by Bill Farrel
Healing relationships with grown children sometimes means dealing with past failures to move forward.
David felt like he was all alone — with a story no one in our small group could understand.
“Brittany cut her wrists last weekend. I don’t believe she intended to take her life, but I definitely heard the cry for help,” he said. “When I asked her why, she said, ‘It isn’t like you would miss me, Dad. You’ve always been so busy with your career. I’ve felt for a long time that I’m invisible to you.’”
To his surprise, David quickly discovered he was far from alone. John’s relationship with his son Steven hadn’t reached a crisis point, but it brought its own share of pained conversations when John urged Steven to look for a job. Steven’s response? “Why, so I can be like you, Dad? You have a lot of great stuff, but I want to have a better relationship with my kids than I have with you.”
THE HAVE-IT-ALL MYTH
The Boomer parenting style was influenced by our own distant relationships with our fathers, whose core anthem was brought to painful light in songwriter Harry Chapin’s haunting hit “Cat’s in the Cradle.” How did we end up as the second verse to the story of a man so busy chasing his dreams he missed connecting with his young son?
The you-can-have-it-all myth had a lot to do with it. It’s not just the women of our generation who bought into the idea that they could have everything, from bringing home the bacon to frying it in the pan. Men did, too. Many of us thought we could find fulfillment by building a career that would provide personal satisfaction and material goods. We believed in ourselves and in our pursuits, and we naively hoped our kids would understand.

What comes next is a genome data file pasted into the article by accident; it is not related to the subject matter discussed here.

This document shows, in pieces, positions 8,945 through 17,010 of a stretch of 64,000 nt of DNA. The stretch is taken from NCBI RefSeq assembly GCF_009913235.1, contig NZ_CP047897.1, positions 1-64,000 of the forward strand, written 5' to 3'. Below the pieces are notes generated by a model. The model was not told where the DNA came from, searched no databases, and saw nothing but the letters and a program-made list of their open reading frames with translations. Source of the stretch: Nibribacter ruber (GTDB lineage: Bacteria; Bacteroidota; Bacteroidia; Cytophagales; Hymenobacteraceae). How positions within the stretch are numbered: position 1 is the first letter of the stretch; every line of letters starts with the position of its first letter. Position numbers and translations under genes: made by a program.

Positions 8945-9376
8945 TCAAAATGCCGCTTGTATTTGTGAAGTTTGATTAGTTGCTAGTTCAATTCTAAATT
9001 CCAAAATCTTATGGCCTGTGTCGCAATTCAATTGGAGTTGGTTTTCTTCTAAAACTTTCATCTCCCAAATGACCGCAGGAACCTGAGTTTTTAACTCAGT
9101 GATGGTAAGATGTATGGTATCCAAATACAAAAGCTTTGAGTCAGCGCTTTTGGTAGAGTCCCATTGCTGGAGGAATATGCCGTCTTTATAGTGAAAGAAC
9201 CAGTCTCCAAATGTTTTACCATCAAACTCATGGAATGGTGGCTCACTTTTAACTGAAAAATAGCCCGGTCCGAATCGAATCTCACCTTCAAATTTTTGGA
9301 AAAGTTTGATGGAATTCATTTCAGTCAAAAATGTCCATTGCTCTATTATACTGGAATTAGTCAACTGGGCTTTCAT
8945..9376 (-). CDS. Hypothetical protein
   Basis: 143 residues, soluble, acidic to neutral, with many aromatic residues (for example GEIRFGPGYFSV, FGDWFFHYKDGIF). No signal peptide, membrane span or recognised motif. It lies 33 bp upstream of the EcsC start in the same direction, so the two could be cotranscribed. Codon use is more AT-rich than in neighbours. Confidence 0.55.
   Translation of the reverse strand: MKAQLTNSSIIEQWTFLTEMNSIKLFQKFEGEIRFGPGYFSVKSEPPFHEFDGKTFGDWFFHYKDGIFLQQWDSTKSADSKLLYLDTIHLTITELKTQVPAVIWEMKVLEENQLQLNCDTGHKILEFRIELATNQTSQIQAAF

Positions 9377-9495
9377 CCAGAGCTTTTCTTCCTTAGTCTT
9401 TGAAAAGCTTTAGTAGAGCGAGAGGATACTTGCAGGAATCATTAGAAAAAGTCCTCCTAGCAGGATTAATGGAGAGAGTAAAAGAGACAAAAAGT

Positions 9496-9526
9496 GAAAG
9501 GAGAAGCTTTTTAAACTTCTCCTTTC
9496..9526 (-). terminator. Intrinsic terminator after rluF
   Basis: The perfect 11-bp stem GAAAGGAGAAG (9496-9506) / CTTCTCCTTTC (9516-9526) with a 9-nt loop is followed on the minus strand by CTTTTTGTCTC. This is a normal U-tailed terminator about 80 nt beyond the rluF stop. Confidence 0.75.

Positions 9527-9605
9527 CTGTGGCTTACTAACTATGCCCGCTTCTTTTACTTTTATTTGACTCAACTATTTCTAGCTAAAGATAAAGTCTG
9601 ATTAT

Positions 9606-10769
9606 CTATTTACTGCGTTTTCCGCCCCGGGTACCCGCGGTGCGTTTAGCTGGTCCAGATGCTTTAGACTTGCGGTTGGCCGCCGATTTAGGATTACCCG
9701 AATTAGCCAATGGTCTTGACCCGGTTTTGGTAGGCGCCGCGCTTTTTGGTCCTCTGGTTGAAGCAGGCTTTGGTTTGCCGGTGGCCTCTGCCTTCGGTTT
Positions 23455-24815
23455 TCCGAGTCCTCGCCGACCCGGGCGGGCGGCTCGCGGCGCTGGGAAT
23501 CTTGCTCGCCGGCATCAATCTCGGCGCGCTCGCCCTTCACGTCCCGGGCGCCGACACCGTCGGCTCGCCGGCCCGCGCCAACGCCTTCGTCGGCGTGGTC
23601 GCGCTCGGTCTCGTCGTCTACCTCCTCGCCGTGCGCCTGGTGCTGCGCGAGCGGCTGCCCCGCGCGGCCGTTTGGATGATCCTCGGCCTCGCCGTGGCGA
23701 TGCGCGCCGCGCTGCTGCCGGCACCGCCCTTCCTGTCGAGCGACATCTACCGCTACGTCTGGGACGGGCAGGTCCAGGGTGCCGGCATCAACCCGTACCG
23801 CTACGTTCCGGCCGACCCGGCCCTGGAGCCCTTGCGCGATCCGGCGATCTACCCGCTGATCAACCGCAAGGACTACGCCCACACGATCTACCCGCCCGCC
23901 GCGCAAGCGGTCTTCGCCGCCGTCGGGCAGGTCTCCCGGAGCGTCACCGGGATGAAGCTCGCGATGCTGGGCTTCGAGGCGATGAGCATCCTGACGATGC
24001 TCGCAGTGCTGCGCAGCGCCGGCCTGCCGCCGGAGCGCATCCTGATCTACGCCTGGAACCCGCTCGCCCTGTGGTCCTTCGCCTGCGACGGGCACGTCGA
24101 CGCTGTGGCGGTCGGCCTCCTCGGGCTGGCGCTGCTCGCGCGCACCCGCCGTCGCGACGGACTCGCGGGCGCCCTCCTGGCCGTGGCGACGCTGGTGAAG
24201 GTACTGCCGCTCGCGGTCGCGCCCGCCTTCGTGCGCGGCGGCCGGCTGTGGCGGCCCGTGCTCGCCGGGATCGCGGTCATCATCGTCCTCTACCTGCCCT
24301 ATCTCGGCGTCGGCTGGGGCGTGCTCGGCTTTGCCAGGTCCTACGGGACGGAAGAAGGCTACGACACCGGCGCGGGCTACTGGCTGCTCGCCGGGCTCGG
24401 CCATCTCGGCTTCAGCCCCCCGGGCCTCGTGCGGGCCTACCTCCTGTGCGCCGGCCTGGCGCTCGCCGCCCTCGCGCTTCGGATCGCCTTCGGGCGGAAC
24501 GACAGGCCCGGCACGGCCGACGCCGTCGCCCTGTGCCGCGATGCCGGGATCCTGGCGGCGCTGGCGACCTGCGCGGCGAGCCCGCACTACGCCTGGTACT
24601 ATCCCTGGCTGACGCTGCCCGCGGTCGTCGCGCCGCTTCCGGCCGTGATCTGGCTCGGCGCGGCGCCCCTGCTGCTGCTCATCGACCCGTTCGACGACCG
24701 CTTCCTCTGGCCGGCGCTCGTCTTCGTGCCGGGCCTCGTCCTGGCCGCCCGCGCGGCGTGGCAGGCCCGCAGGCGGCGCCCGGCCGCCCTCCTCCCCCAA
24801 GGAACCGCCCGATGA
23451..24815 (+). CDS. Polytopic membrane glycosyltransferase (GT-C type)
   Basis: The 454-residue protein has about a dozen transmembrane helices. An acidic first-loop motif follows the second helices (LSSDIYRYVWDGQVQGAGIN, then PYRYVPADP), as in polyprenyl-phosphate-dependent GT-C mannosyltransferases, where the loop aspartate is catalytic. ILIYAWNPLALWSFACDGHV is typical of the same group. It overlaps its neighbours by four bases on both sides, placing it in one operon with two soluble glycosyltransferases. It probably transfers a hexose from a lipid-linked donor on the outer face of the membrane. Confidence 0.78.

They did not.
They wanted us, our interest, and our interaction — not just our things. They wanted us to believe in them as much as we believed in our dreams.
Just as in that Harry Chapin song, we’ve arrived in the second half of our lives and want a relationship with our children. But we aren’t sure how to engage. We’re acutely aware of the moments we missed and lessons we left untaught.
SETTING THINGS RIGHT
If you are one of the many living the lyrics of “Cat’s in the Cradle,” what can you do to recapture vital connections and develop proactive, satisfying interactions with your adult children?
Step 1: Pray. Ask God to open the hearts of your children toward you — and open your heart toward them. Relational progress is much easier when hearts are soft.
Step 2: Forgive yourself. You are, like every other father or mother, an imperfect parent. You made mistakes. Guilt and shame, however, will not help you. “For you are saved by grace,” which makes it possible for you to live as “His creation” (Ephesians 2:8-10).
Step 3: Forgive your children. Your sons and daughters are every bit as imperfect as you are and have been operating out of personal pain. Being bitter will not help heal the relationship.
Step 4: Sincerely apologize. Set up individual appointments with your children. These conversations require preparation for all individuals.
- Specifically admit your shortcomings, but don’t overdo it. That will only draw the attention to you, which your children likely think has been the problem all along.